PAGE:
Tuesday, 7 July 2015

Guest Post: Five places my character Jane visits in Letters from Malta by Mary Rensten

Today it's my pleasure to welcome author Mary Rensten to the blog to give us an insight into some of the places that her character Jane visits throughout her debut novel Letters from Malta which was published last month.

Malta is a small island, only 16 miles long, and Jane, staying in Mellieha Bay, has a hire car, so she can drive anywhere in a short time. Most of her travel is confined to the north and centre of the island, visiting the places where the novel is set.

1. Mdina and Rabat (chapter 4 onwards)
Mdina and adjoining Rabat are the central places in the story, and Jane keeps on going back to them. Mdina is the old walled city, lovely and cool on a hot day; thick stone walls and tall buildings, some of them ancient palaces, once the homes of Malta’s aristocracy, protect the narrow streets from the fierceness of the sun. She considers a ride in a horse-drawn karozzin, but instead has lunch, in a restaurant high on the wall, and from Bastion Square she looks out over the patchwork of fields to the military cemetery at Imtarfa, where her father is buried.

Clive Vella © viewingmalta.com

Rabat, which adjoins Mdina, is where Anthony and his lovely wife Maria live. (I don’t want to give away the plot by saying here who Anthony is!) Jane enjoys sandwiches and gossip in Maria’s kitchen, and she feels very much at home here. Pawlu, Anthony’s twenty-something son, owns a garage in Rabat. The receipt for the petrol that Jane buys there turns out to be very important.

2. Ta’ Qali Craft Centre  (chapter 4) 
After her first visit to the cemetery, Jane follows a sign to the Ta’ Qali Craft centre, which is nearby. It’s November 1995, and the place is deserted. (The Centre is a huge, thriving concern now – you can see craftspeople at work, glass blowing etc. and also visit the Aviation Museum.) It isn’t crafts Jane is looking for. This had been Ta’ Qali airfield in World War II, humming with Spitfires and Hurricanes, constantly under attack from enemy planes. Her father Peter, and Tom, who brought her up, had been here then, both of them in the Royal Artillery. This place is hugely significant for her.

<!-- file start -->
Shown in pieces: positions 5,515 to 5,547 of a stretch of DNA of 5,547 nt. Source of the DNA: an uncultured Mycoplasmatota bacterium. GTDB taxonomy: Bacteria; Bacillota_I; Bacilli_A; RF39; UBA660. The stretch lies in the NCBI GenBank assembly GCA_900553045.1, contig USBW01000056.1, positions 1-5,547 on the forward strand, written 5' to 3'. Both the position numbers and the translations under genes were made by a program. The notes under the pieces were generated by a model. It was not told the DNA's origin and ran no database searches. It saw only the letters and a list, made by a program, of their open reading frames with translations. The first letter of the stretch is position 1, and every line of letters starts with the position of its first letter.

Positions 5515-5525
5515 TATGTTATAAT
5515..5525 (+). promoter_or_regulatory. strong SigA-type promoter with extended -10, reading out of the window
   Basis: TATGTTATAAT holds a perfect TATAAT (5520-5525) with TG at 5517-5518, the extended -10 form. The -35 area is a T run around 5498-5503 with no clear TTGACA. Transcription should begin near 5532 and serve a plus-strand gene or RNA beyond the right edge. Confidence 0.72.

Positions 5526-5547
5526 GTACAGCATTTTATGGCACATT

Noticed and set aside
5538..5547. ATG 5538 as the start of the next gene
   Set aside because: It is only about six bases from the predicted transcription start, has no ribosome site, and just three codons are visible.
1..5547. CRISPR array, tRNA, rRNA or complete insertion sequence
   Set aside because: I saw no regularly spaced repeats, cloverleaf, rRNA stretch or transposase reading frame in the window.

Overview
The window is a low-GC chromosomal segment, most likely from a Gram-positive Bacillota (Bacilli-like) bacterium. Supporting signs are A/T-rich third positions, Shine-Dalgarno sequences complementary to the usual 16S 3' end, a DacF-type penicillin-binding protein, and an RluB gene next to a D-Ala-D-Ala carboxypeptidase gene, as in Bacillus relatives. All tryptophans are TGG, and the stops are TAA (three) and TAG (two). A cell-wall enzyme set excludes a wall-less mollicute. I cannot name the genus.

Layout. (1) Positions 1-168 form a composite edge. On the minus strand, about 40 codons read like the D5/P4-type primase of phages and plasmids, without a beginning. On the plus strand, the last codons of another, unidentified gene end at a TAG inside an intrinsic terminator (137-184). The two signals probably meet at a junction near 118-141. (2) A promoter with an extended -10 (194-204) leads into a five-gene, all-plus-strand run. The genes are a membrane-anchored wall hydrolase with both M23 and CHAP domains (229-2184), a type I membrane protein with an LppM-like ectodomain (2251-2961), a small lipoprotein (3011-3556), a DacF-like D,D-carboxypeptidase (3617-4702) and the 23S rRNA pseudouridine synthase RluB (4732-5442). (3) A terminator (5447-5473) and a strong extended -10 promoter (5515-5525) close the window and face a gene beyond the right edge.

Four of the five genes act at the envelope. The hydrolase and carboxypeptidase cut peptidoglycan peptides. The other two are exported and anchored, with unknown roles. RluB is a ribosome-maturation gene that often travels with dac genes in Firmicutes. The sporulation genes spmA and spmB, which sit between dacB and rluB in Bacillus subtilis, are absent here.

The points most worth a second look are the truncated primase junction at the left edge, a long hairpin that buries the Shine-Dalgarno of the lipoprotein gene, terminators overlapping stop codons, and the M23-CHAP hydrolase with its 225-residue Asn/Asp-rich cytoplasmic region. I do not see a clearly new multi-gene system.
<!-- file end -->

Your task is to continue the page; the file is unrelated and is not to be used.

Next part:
3. The Blue Grotto (chapter 11)
Jane decides to be a tourist for a few hours; she goes to the Blue Grotto. So beautiful, so peaceful. Sitting in a blue and red rowing boat, she trails her fingers in the water, sees them glow a glorious turquoise. (Remember that old TV ad for Milky Way, with the cliff diver jumping 30 m. into the sea? It was filmed here!)

Mario Galea © viewingmalta.com

4. Mosta Cathedral (chapter 9)
Mosta Cathedral, famous for the German bomb that fell there but did not explode; the ‘Miracle of Mosta’ it’s called. Jane goes there with Ken, her ‘holiday lover’. They admire the art and the architecture and they see the place where the bomb fell; they marvel at the miracle … and then go out into the sunshine, and Jane tells Ken about another wartime miracle, how children were saved from eating poisoned enemy sweets by a brave Maltese man who tasted one, then with his friends picked them all up before the children, many of them hungry, could be tempted to eat them.

Mosta Cathedral © viewingmalta.com

5. Mellieha Beach (chapters 11 and 19)
Mellieha Beach now is huge, probably the best beach on Malta - fine sand, shallow water, water sports, cafes, plenty going on - but when Jane was there in 1995, it was a small beach; lovely and sandy but small. Jane goes there at night with Ken; they stand at the water’s edge, the moonlight ripples on the bay, the only sound the gentle lap-lap of the water as it touches the shore; she feels at peace, as if she could stay there for ever. She goes there a second time with … someone else, more important than Ken, so for her the beach is a special place.

Clive Vella © viewingmalta.com

When Jane Thornfield finds an envelope hidden in her mother's bedroom drawer it heralds the beginning of a journey of discovery. Long buried family secrets are unearthed and Jane is forced to question her very identity.

Jane's search for the truth takes her to Malta, where she learns about the harsh realities of life during the Siege of Malta in the Second World War. But her attempts to unlock a fifty-year-old secret are met with suspicion and a wall of silence.

Letters from Malta is about a woman's quest to make sense of her present and her past. The setting of Malta is brought vividly to life in this moving, perceptive tale of love and loss.

The perfect summer holiday read.


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